They also measured behaviors we don’t typically associate with being “at-risk” for anything — sedentary behavior, reduced sleep and high media use. Media use included all use of a TV, the Internet and playing video games.

How researchers define the problem often pre-determines their result. In this case, the researchers defined “high media use” as anything over 5 hours per day. And they found that there’s a group of teens — an “invisible” group — that meet this definition of high media use and report increased psychiatric symptoms.

The problem with that arbitrary1 number? It doesn’t reflect the reality of teenage media use today. For instance, this study from 2010 found that, in the U.S. anyway, teens are now spending on average 7.5 hours/day on media.

If something is average or the norm, it can’t also be defined as “high” media use. And the 2010 study was from 4 years ago — I can imagine it’s only higher now.2 So the cutoff is both arbitrary and just plain wrong.

But the researchers didn’t measure whether the teens were depressed before they spent more time online, so the researchers had no way of telling which came first. Is a teen depressed and then turns more to the online world for support, friends, distraction, and emotional engagement? Or do people who spend enormous amounts of time online get more depressed?

The act of spending more time online doesn’t raise the risk of depression in a teenager. That’s not what the study found or said. Instead, it merely showed that if your teen is spending a lot of time online, playing video games, or watching TV, these may be signs that teen is suffering from some depressive symptoms. I know those two things sound very similar, but they’re not the same.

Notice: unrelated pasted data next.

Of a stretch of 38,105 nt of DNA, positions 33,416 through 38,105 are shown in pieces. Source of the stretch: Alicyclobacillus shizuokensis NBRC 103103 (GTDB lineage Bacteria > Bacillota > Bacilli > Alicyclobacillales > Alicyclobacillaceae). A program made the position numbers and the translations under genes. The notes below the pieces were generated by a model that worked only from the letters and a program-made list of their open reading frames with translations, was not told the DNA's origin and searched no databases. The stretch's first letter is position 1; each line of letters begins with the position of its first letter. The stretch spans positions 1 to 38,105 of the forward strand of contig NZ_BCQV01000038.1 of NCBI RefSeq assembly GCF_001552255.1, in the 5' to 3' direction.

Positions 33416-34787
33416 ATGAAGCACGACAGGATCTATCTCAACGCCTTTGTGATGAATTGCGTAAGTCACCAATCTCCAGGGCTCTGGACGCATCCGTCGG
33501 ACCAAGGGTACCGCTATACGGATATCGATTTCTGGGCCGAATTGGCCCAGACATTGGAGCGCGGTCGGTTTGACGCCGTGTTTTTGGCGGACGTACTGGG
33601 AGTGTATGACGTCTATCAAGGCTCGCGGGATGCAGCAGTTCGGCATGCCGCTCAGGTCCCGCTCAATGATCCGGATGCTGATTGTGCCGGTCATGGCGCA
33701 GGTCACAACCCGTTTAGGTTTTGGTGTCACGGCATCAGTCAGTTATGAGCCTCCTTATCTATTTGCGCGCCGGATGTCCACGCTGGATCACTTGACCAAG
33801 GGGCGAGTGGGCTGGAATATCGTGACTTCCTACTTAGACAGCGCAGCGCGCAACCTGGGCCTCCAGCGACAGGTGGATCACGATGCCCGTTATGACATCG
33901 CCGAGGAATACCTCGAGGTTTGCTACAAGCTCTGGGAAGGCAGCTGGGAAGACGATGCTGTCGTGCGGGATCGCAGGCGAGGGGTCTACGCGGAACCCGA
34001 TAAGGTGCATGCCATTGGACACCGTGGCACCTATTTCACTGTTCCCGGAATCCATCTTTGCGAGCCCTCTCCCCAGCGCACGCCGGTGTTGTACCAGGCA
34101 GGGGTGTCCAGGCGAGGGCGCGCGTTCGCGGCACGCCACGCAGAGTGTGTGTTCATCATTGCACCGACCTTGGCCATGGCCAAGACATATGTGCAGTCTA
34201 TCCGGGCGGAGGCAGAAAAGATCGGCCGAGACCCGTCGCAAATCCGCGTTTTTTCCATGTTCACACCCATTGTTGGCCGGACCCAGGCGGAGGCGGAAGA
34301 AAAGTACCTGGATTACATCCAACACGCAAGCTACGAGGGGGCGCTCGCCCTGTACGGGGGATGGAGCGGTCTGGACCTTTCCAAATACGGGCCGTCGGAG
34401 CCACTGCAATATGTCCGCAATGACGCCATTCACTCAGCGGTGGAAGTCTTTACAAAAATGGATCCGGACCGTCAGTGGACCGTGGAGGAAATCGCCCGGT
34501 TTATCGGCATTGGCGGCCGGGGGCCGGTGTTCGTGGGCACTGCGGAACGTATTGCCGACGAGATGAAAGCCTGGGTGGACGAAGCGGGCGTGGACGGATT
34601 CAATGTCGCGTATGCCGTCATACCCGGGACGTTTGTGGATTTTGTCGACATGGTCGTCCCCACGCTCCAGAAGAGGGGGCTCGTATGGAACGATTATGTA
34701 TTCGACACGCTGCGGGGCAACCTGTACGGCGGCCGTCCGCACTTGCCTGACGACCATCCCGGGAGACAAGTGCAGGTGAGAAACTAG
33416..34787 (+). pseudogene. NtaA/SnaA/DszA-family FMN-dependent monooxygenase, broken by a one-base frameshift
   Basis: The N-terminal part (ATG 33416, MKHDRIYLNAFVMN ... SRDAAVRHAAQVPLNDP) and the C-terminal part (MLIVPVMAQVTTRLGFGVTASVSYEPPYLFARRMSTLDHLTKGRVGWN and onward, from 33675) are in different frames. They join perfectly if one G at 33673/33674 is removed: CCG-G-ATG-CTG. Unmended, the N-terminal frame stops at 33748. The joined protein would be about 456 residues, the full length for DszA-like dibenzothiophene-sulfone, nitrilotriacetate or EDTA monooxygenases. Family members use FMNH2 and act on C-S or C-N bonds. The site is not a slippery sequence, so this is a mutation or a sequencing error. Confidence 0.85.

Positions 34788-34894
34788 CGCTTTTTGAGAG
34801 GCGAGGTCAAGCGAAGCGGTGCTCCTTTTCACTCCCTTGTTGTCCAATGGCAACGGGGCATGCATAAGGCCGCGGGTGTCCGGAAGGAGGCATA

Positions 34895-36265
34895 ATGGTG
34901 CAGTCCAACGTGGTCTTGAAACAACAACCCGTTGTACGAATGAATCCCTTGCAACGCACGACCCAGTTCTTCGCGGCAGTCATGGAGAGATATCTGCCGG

Going back to the umbrella example, if you see people outside walking down the street with an umbrella, you don’t think, “Oh wow, they must be trying to make it rain.” Instead, you just know that the umbrella is associated with rain, and yes, it may be raining outside. Or it may not be — carrying an umbrella has no impact on the weather.

These are subtle but important distinctions, and I certainly hope the news team at NPR understand them if they’re going to write about this kind of psychological research.
Otherwise, parents who just scan the headlines will just nod their head and say, “Oh, look, another study shows the more time a teen spends online, the more depressed they become.”

  1. I say “arbitrary” because no rationale was given for it in the study []
  2. It’s hypothetically possible that European teen media use is significantly lower than the U.S.’s, but I couldn’t find any data to support that contention. []

Friday, February 7, 2014

The Impact of The Internet on Adolescent Mental Health

Dear Readers,

Yesterday I had the great pleasure of presenting at conference in Los Angeles entitled "Navigating the Teenage Brain" where Dr. Daniel Siegel was the keynote speaker. My presentation focused on the impact of the internet on adolescent mental health. My presentation covered current research on how the internet is influencing both developmental and psychiatric disorders in teens. I have uploaded my power point to my www.teenvideogameaddiction website. Go to the "Products" page and you will see my power point under the title: The Impact of the Internet on Adolescent Mental Health.